I've never been ashamed of my writing roots. I started out writing classic Star Trek stories when I was a teenager. These days fanfic has a seedy reputation and, sad to say, rightly so. Writer and TV producer Lee Goldberg is very outspoken about it.
Way back when, I was heavily involved with "media" fandom. I wrote and produced my own fanzines, and edited stories from people who've gone on to have careers as professional writers. (I'd tell you who, but some of these people don't want to be outed, and I can respect that.)
What brings this to mind? My Writers Plot colleague (and friend of many years) Doranna Durgin talks about it in her post today on Writers Plot. Like Doranna, Lee Goldberg is also a member of IAMTW (the organization of media tie-in authors). Doranna has written books on Star Trek, Buffy The Vampire Slayer, Angel, and a bunch more I can't offhand remember. Lee is well-known for his Diagnosis Murder and Monk books. These are professional authors who are paid to write books based on some of TV's (and movie's) favorite characters.
Fandom has changed a lot in the years since I left it. I was involved before the Worldwide Web emerged as the way to fanfic publication. In my day (and doesn't that make me feel old), we rewrote our stories, had them critiqued, had them edited, and THEN they were published. In many ways, we were serious about the craft. Now it seems these fan "authors" upload their first drafts.
Back in my day, distribution of these stories was small. A big print run was 200 copies. Now millions of people worldwide can peek at badly written fan stories from franchises that are still hot. I can't say I blame the writers/producers for objecting. I once had one of my fanzines "stolen." A "fannish" person removed the names of the authors from the stories in one of my zines (and my story as well) and sold hundreds, possibly a thousand copies of that fanzine at professionally run SF/Fantasy conferences.
That was my first taste of what copyright infringement feels like. I complained to the conference organizers, but since our stories were quite blatantly copyright infringement themselves, we didn't have a leg to stand on. Still, I hated the fact my work was stolen.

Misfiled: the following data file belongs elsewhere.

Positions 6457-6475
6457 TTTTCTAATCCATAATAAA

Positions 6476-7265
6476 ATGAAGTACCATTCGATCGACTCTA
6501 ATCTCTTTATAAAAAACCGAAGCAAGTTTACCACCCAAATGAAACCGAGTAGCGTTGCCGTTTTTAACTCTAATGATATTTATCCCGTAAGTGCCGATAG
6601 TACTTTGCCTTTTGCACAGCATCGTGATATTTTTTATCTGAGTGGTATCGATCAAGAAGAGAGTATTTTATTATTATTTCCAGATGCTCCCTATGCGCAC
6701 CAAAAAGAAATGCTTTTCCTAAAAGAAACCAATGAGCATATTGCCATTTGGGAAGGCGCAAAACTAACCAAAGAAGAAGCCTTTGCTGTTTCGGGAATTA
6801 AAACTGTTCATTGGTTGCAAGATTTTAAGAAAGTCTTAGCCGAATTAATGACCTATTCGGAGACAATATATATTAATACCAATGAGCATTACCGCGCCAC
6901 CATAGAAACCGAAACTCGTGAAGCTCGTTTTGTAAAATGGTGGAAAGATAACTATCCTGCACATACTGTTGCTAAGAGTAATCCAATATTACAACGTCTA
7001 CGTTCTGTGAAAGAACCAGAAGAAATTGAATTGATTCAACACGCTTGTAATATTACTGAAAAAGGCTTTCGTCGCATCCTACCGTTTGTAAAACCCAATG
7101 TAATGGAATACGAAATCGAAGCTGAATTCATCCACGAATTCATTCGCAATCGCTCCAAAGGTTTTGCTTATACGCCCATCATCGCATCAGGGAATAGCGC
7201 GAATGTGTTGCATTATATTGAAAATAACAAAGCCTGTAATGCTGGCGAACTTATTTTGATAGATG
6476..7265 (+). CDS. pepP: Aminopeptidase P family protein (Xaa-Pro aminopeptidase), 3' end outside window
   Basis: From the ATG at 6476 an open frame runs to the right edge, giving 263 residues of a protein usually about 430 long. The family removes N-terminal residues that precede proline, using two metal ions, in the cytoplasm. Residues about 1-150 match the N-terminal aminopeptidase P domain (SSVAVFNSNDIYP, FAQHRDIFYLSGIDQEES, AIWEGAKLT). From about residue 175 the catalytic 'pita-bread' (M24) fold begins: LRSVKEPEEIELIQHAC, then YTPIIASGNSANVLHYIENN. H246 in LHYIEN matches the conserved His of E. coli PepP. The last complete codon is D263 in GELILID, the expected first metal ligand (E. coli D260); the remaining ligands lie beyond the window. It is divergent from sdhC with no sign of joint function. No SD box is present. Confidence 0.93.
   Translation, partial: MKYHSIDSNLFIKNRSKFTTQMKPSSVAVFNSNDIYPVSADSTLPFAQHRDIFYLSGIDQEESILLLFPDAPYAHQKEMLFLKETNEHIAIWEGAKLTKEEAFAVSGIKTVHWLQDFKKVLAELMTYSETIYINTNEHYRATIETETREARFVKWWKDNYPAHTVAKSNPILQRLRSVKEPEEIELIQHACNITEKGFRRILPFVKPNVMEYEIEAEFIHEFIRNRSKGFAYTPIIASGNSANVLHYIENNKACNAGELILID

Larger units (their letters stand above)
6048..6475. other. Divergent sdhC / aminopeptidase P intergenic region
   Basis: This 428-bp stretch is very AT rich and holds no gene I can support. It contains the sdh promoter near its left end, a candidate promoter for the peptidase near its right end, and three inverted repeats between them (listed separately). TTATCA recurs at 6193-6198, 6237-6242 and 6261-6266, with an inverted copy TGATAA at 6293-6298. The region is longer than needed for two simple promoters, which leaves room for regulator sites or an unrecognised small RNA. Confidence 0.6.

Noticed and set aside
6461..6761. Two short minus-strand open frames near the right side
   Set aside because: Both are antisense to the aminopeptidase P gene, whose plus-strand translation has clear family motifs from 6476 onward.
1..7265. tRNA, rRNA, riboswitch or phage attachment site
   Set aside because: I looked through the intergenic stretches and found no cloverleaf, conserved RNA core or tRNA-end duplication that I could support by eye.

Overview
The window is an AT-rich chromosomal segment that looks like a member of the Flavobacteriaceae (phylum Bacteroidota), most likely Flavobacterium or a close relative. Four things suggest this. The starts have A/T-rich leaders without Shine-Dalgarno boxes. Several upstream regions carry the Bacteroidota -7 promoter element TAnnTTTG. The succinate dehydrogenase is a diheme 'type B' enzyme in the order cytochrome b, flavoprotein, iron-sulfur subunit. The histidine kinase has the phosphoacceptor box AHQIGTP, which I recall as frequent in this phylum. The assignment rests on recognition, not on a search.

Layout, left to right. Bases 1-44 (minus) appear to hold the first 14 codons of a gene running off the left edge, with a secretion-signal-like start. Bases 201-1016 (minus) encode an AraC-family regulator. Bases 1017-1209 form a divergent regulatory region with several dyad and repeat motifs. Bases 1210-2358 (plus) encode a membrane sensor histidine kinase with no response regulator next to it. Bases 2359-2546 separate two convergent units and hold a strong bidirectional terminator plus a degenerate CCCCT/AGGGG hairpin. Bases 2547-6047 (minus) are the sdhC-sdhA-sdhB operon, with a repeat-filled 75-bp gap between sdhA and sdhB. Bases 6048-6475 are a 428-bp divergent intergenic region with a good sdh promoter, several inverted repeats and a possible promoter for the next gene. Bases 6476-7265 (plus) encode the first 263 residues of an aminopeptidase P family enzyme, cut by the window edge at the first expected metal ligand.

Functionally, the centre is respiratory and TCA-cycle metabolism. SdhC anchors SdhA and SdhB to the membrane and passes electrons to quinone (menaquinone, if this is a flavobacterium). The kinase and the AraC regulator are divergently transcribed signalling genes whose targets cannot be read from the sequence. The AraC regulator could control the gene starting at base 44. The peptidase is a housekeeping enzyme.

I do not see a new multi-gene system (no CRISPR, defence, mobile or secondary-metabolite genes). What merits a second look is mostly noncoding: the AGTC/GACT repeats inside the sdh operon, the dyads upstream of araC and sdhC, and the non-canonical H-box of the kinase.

Did I make money on these fanzines? Yeah, enough to finance the next issue and buy another used mimeo or electrostencil machine every few years. (I eventually had three mimeos. They take up a LOT of space in the basement, but our knees aren't what they were and they're too heavy to get up the basement stairs to toss out.) And most of the shows I wrote about were off the air by the time I caught on to them. Our stories kept the characters alive until syndication and TVLand brought them back from the shadows.
Fandom was a good learning experience. I even got my job as a copy editor by showing one of my fanzines to my potential employer. And, I cultivated a friendship with a co-worker with artistic abilities. (And later, I married him.)
So in many ways, fandom was a terrific place for me to start my career as a writer.
That said, I'm glad those days are behind me. They were a trap. I didn't grow as a writer until I was challenged by professional writers (and a lot of unpublished writers) in my critique groups, with stories that used all my own characters.
Am I happy with where I am? Not exactly. I don't think any author is ever happy about where their career is. (Read some of thriller author Tess Gerritsen's blog posts. It's comforting to know I'm not the only one who feels as she often does.)
But do I ever miss working with another writer's characters?
Not a chance.